Steal the Show: From Speeches to Job Interviews to Deal-Closing Pitches, How to Guarantee a Standing Ovation for All the Performances in Your Life
I moved to a new town a year ago, and every few weeks or so, I attend meetings of various community and networking groups.
And there’s one thing those meetings have in common.
Their presenters stink.
You’ve been there, right. And frighteningly enough, you might be part of the problem, delivering your bullet-heavy, content rich but emotion free presentations right in your own organization–because that’s how it’s always been done.
No more. You deserve to steal the show. And not in a creepy way where people will think you’re full of yourself or hate you.
If you’re doing any kind of presenting externally to clients or conferences, or even internally to colleagues and teams, it’s time to take a fresh look at your process and your beliefs about presentations.
I’ve worked with Michael Port in person–he’s best known in the entrepreneur world for the audience-building ideas in Book Yourself Solid.
And after I participated in one of his Heroic Public Speaking workshops in Manhattan, I had the chance to get a preview galley of this book, coming out in October.
In addition to being a best-selling author and successful businessman, Port is an NYU-trained actor and made his living on the big and small screens for years. (Yes, he played a friend of Carrie’s on “Sex and the City.” No, not that kind of friend).
As his professional speaking career grew, he shares that he recognized that the concepts of rehearsal and performance that an actor brings to her role are exactly the things that are missing from most of today’s business presentations, from a main stage event to a one-on-one job interview.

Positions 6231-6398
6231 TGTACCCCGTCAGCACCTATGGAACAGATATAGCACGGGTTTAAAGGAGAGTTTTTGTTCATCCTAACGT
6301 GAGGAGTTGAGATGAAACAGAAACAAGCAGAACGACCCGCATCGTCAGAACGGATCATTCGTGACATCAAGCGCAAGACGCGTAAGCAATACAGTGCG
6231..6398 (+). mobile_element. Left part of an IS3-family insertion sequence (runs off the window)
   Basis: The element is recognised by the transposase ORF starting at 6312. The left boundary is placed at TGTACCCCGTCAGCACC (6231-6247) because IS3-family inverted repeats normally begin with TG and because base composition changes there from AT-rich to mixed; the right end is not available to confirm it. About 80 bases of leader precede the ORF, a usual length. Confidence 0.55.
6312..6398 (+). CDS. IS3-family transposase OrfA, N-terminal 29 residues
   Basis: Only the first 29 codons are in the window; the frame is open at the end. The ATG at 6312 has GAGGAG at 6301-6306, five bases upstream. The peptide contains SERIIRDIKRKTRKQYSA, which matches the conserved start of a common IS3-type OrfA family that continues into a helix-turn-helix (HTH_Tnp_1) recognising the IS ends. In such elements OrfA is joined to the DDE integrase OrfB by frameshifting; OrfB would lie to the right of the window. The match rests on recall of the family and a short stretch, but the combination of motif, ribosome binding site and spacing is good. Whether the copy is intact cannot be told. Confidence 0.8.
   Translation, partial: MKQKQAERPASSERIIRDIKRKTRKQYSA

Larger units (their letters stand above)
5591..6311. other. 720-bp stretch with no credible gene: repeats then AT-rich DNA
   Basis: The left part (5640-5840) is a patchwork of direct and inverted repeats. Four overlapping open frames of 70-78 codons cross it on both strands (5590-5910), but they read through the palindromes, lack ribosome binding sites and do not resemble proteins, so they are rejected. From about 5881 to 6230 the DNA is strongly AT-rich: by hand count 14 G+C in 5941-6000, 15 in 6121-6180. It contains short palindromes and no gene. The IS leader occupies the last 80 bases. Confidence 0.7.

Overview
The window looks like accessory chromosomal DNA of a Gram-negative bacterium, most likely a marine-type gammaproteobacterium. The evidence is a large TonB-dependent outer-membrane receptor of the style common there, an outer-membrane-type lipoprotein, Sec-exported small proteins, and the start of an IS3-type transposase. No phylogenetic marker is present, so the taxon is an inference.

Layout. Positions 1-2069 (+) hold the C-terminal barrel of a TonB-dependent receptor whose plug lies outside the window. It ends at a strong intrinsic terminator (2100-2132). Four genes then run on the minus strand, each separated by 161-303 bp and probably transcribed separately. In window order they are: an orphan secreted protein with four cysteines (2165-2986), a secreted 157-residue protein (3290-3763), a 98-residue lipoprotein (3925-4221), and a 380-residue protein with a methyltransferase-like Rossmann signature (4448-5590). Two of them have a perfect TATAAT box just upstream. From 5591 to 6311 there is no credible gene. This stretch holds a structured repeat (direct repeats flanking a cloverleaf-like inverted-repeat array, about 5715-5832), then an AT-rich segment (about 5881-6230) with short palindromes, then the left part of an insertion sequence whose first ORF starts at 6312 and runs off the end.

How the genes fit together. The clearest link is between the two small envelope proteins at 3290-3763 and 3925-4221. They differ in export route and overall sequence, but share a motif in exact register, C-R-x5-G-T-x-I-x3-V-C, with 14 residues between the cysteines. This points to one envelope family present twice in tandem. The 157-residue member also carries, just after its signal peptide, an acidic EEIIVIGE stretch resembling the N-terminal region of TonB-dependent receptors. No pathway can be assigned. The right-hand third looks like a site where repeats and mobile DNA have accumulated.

I so wish I had this kind of insight in my corporate years. I have some recollection of trying to insert a sense of humor into my work, but I know I often chickened out before taking it all the way. (If I ever presented to you in the past and bored you to tears, my humble apologies.)
In addition to the book, Port also just launched a hot podcast called Steal the Show (find it on iTunes or your favorite podcast resource) and always offers tons of free video and other content.
If you’ve ever worried about opening your mouth in front of others, stop wasting that energy. Grab Steal the Show now.
And don’t forget . .
Earlier this summer, I shared my interview with author Jennifer Kahnweiler on her new book, The Genius of Opposites: How Introverts & Extroverts Achieve Extraordinary Results Together. Read or listen to that interview here.
I also interviewed leadership expert Mike Figliuolo on his book, Lead Inside the Box: How Smart Leaders Guide their Teams to Exceptional Results. Read or listen to that interview here.